Ottimo University’s use of Bloom’s Taxonomy provides a clear framework and terms of reference for academic staff to use as an aid in promoting the six categories of learning, knowledge, comprehension application, analysis, synthesis, and evaluation. The Ottimo guide to assessment and feedback
(Ottimo 2012) articulates directly with the level descriptors as well as a discrete link to their learning outcomes and assessment feedback.
Initially the use of a taxonomy at Ottimo, caused great debate amongst academics in relation to its definition and how it might be applied. The academic staff had to reach an agreement as to whether the taxonomy was relevant to the discipline and then to its application within the context of teaching, learning and assessment.
Ottimo in a conversation with the Pro Vice-Chancellor (PVC) on 6 Jan 2013, they stated that:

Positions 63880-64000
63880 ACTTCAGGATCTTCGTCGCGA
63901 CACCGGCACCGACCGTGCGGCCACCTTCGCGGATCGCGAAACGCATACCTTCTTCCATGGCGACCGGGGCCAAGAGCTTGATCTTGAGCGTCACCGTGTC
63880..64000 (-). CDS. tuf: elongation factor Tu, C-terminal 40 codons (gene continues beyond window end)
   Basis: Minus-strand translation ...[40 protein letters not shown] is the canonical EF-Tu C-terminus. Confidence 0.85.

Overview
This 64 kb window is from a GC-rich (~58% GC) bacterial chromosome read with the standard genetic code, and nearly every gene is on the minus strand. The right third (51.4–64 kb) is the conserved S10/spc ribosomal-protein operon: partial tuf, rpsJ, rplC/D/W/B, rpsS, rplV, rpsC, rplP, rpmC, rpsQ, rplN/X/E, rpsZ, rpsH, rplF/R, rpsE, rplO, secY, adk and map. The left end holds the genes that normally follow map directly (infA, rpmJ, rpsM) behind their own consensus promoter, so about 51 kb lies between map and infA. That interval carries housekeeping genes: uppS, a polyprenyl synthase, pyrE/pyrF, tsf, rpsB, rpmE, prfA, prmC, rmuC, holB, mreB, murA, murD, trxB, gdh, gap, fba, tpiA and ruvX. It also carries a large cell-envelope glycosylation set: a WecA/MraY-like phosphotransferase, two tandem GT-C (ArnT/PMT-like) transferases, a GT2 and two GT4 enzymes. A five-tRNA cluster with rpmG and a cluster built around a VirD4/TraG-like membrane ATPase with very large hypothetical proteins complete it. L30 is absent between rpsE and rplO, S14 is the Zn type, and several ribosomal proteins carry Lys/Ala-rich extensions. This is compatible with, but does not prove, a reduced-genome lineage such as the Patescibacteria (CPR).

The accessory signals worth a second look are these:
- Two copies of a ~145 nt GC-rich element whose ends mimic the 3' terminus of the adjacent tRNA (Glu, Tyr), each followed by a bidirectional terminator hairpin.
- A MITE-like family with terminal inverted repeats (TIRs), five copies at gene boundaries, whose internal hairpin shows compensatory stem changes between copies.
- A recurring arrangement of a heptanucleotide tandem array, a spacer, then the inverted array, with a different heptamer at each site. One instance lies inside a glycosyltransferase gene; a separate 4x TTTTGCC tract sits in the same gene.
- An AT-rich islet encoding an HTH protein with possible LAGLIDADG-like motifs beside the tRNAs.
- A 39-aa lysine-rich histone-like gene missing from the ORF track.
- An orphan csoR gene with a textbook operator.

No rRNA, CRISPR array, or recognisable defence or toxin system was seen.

‘The use of a taxonomy has proven fundamentally important in creating a meaningful conceptual framework for the delivery of teaching, learning and assessment for art and design at Ottima. Within the context of our academic infrastructure, a taxonomy provided a starting point for debate and an opportunity to forge a broad academic agreement around language, meaning and intentionality that came to shape the curriculum and the staff/student experience.’ (PVC, Ottimo 2013).
Ottimo’s PVC expanded to the importance of a shared understanding towards the overall student experience within assessment, assessment feedback and learning outcomes.
‘The importance of a semantic consensus in designing curricula is all too often overlooked in scouring the minutiae of criteria, weightings and outcomes at the expense of a more holistic vision of a start, middle and endgame for learning within the context of a three-year undergraduate degree.’ (PVC, Ottimo 2013).
Therefore it is necessary that the students’ experience of learning is clear, motivated and achievable.
The National Union of Students’ Student Experience Report (2008) found that their assessment feedback expectations were not met, with only a quarter of students receiving effective feedback: